Boston Red Sox: A winter of discontent for many fans

BOSTON, MA - OCTOBER 09: Dustin Pedroia
BOSTON, MA - OCTOBER 09: Dustin Pedroia /

The Boston Red Sox are in the midst of a pretty quiet offseason, much to the chagrin and disappointment of many a fan. But what if the approach is for the best?

Giving up on a season before it has even started is long-standing past time for fans of the Boston Red Sox.

In February of 2004, when Alex Rodriguez was officially traded by the Texas Rangers to the New York Yankees, the fate of the Red Sox was sealed. The team was never going to compete again for a title and many thought the Boston Red Sox should just fold their cards and walk away from the table.

This happened, of course, before the breaking of the curse so negativity was to be expected.

The World Series titles for the Red Sox and Yankees during the 12 seasons Rodriguez spent in New York? Boston 3, New York 1.

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The Yankees are once again making the splashes in the winter of 2017. Giancarlo Stanton has arrived via trade and the great projections of a new “Murderers Row” in baseball are already taking place.

The big “splash” for the Red Sox? The re-signing of first baseman Mitch Moreland. A solid move, but one that hasn’t done much to satiate the appetite for a very hungry fan base.

A search for power

Heading into the 2017 offseason, Boston was labeled as a team in need of power hitter or two.

Except this team we saw last year was still able to manufacture runs when needed. Baseballs were flying out of the park at a stupendous rate for other teams and, yet, the Red Sox were still able to win the American League East.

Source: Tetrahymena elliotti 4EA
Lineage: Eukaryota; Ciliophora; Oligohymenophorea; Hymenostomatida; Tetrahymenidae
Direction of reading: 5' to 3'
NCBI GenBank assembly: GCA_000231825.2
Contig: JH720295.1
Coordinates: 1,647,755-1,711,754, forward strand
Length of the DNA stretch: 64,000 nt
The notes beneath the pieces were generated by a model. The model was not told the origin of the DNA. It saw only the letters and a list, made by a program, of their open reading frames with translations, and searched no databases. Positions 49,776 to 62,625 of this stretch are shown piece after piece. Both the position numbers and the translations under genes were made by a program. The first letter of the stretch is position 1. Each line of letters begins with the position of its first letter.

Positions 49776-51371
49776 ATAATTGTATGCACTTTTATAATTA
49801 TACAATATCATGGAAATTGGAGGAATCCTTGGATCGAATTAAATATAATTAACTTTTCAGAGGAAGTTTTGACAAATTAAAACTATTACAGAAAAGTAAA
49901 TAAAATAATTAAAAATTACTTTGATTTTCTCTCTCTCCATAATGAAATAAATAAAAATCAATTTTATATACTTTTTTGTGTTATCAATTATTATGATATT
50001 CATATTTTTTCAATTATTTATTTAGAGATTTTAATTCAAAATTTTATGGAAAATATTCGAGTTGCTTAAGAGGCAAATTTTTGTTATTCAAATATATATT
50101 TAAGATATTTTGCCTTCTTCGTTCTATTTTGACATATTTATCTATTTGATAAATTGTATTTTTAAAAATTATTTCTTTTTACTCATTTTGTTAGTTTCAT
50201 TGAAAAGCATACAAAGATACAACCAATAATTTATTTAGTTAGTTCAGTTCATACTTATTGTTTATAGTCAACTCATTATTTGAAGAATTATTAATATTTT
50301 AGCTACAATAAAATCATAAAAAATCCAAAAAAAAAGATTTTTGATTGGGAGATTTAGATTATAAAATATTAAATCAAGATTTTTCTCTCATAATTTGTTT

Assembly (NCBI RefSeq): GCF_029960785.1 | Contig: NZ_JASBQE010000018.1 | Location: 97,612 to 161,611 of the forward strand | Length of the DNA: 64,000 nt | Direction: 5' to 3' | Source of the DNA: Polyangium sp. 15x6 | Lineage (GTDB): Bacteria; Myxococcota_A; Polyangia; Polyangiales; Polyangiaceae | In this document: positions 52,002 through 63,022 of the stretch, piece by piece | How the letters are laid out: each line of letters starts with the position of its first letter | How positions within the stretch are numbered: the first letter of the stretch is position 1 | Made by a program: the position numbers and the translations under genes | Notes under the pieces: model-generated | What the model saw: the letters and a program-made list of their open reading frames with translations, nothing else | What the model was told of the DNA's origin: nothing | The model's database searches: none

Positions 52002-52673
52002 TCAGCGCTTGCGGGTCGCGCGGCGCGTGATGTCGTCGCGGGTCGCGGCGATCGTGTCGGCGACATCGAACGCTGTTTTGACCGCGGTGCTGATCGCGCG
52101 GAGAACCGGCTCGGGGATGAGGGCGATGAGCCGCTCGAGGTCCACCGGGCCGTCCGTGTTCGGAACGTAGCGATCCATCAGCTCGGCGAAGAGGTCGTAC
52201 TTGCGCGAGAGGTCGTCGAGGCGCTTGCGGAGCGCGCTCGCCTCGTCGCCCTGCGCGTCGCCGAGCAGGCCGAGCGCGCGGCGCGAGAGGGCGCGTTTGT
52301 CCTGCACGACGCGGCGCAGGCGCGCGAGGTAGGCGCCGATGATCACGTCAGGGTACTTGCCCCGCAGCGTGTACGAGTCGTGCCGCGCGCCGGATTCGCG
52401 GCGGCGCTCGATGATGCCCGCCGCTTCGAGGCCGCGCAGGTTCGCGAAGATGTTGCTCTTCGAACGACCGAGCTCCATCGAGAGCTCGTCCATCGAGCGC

This was a year in which players like Xander Bogaerts, Jackie Bradley and Mookie Betts regressed from their numbers in 2016.  Dustin Pedroia began to show his age, the catchers were inconsistent and third base was a scratch for half of the year.

Toss in the youth of Rafael Devers and Andrew Benintendi and a sometimes invested Hanley Ramirez and you get a perfect storm for a drop-off in home runs in 2017.

2018 should be a whole lot better, even without the addition of a power bat.

Stanton is out, of course. J.D. Martinez is still an option, which I wouldn’t argue against, but Boston doesn’t need a power hitter.

The Red Sox have a new hitting coach in Tim Hyers. Hyers had a lot of success last season with the Los Angeles Dodgers and has worked with many of the current Boston roster in the past.

Devers, who knocked ten home runs last season, should only improve on that number. Benintendi will also be better in his second full season. Both will make Betts better as well.

Questions remain for Bogaerts. Was 2017 a downward trend or an anomaly? And with Pedroia out to start 2018, it’s time to also sign free agent Eduardo Nunez.

And it’s also probably time to name Christian Vazquez the full-time starter behind the plate. Bringing us, of course, to the pitching staff.

The Boston Red Sox starters

Chris Sale.

Success begins with how he pitches every five days, especially down the stretch. If Drew Pomeranz builds on his outstanding 2017 and David Price puts distractions aside and pitches with confidence, the Red Sox can match their best three with any other team in the league. Toss in Rick Porcello pitching more like second-half Porcello than first and Boston will be just fine.

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A complete overhaul for the Red Sox was not needed. The rush to find a power hitter was never needed. Boston will find their way. They’ll get the runs they need and they’ll find a way to keep those pesky Yankees at bay.

It worked earlier this century. Why not